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Conservation of nits

    Date: Wed, 18 May 1983  00:08 EDT
    From: Scott E. Fahlman <Fahlman@CMU-CS-C>

	From: Moon

	I hope you realize that IN-PACKAGE is incompatible with incremental
	re-compilation of portions of files (after editing them), a Lisp machine
	productivity feature that users are uniformly enthusiastic about.  I
	would think that this would be something that Spice Lisp would definitely
	want, too, once you have a compiler that runs natively in your Lisp.
	I'm not sure yet whether we will strongly discourage people from using
	IN-PACKAGE, or whether we will provide a kludgey way for the editor to
	know that it must parse the beginning of the file looking for IN-PACKAGE
	in order to determine in what package to read forms from the file.

    I don't completely understand this.  I looked for incremental
    compilation in the Confederate edition of the Chine Nual and couldn't
    find anything about it.  What exactly do you folks do?  I would have
    assumed that if you do incremental re-compilation on an ASCII file, you
    take some notice of the -*-Package:foo-*- business, no?  IN-PACKAGE
    would have the same set of problems as that.  I would hate to have you
    tell users not to use IN-PACKAGE.  Do you have a specific proposal?

The Chine Nual doesn't document the editor.  Incremental compilation =
designate some portion of the buffer in the editor (in the simplest case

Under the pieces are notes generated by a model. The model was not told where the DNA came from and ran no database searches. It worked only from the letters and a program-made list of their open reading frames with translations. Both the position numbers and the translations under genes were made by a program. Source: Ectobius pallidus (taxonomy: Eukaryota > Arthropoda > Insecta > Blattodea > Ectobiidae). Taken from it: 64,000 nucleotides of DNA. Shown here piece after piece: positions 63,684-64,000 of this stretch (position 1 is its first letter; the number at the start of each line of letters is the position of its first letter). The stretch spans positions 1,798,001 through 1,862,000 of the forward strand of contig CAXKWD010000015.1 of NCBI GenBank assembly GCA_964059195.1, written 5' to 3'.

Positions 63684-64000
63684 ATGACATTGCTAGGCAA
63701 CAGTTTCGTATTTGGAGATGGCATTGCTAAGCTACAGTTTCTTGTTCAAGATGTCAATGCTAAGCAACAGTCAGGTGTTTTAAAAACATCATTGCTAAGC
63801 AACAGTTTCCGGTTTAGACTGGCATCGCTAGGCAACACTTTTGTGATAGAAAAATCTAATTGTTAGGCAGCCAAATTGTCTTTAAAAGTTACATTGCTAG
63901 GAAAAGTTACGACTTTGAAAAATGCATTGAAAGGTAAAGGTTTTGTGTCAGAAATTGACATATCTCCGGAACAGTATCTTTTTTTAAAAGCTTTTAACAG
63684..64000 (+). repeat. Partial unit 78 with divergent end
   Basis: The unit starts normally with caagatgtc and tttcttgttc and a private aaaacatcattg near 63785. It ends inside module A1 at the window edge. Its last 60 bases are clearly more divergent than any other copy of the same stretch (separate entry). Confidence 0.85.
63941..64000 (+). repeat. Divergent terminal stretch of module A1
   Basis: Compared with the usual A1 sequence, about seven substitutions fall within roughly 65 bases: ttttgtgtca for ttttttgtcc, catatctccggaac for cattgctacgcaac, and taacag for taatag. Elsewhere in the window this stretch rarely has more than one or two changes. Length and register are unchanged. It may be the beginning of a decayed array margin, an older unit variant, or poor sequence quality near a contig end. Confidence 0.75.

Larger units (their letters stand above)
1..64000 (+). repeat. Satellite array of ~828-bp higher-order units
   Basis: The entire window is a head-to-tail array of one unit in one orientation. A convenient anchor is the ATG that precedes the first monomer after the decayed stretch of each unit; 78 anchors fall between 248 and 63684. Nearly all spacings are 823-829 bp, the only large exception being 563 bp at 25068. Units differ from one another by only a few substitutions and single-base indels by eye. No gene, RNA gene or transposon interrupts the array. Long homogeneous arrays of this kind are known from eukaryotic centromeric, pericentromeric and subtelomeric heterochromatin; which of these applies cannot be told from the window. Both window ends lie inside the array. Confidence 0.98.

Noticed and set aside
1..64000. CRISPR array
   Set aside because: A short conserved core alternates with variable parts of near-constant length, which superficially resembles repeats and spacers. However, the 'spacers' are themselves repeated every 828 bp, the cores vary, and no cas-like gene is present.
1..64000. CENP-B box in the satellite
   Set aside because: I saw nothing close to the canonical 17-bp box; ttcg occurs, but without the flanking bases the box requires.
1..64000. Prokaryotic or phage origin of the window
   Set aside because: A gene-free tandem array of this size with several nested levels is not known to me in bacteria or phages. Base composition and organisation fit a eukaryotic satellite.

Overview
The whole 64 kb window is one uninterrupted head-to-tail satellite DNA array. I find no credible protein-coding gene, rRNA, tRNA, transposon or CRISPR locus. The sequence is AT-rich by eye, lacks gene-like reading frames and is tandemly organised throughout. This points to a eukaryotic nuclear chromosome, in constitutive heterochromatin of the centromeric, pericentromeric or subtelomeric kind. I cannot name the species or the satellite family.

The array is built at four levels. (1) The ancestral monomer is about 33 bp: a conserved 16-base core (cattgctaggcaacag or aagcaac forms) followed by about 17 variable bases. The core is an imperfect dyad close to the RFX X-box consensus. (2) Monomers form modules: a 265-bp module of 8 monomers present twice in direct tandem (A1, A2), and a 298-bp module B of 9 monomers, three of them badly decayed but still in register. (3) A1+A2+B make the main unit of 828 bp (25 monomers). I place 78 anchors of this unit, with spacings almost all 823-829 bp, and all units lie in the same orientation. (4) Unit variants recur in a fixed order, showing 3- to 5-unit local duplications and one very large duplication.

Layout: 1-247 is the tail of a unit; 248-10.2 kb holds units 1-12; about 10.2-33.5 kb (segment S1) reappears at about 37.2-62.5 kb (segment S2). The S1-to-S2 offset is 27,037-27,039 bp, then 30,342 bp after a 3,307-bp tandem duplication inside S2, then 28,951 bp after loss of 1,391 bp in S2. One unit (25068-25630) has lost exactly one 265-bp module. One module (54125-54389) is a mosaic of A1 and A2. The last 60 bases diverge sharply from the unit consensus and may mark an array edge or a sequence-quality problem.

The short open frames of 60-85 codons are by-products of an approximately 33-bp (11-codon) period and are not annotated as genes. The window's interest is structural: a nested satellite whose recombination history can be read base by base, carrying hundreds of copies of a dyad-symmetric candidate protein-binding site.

it's the top-level form surrounding the editor cursor) and compile it
putting the results into the current environment.  You can also just
read/eval/print it.  To do this the editor needs to know the base, readtable,
and package required to read the text (it also needs to know what language
it's in, but that's a different story).  The way we tell the editor this
information is to put it all in the file attribute line, which is the first
non-blank line in the file and contains the characters "-*-".  The important
point about this is not the particular representation of this information,
but the fact that it is the same for everything in the file.  When recompiling
something halfway down the file, you don't need to read everything from the
beginning of the file up to there to find out what package (etc.) is needed
to read the one form being compiled.

The only thing that is important about the particular representation of
the information is that you can find it, or determine that it is absent,
without reading through the whole file, and in fact there is a general
facility for dealing with these file attribute lines, used by the
editor, the compiler, the loader, and any other programs that care.
Doing it with Lisp forms that you evaluate, such as IN-PACKAGE, works
for the compiler and the loader, but for other programs (the editor is
an example) whose business is not to evaluate Lisp forms it doesn't fit
in so smoothly.

So one issue is allowing the package (etc.) to change in the middle of a
file.  This seems of little worth to me, so I doubt we will make any
effort to support incremental compilation of files that do this.  We
will of course support non-incremental compilation and loading of such
files if Common Lisp allows them.  The other issue is whether we want
(not in Common Lisp, but in our own Lisp machine user interface) to
introduce a new syntax for saying what package (etc.) a file is in, when
we already have one.  Probably we will just say that you put the
information in both places if you want your file to be incrementally
compilable and you want it to work in other Common Lisp implementations.

My concern is not that we (Symbolics) can't accept IN-PACKAGE, I was more
trying to point out that you (Spice) might be backing yourselves into a corner
without realizing it, by adopting a style of programming that is inimicable
to incremental compilation.

	The writeup doesn't say why certain functions should be used at top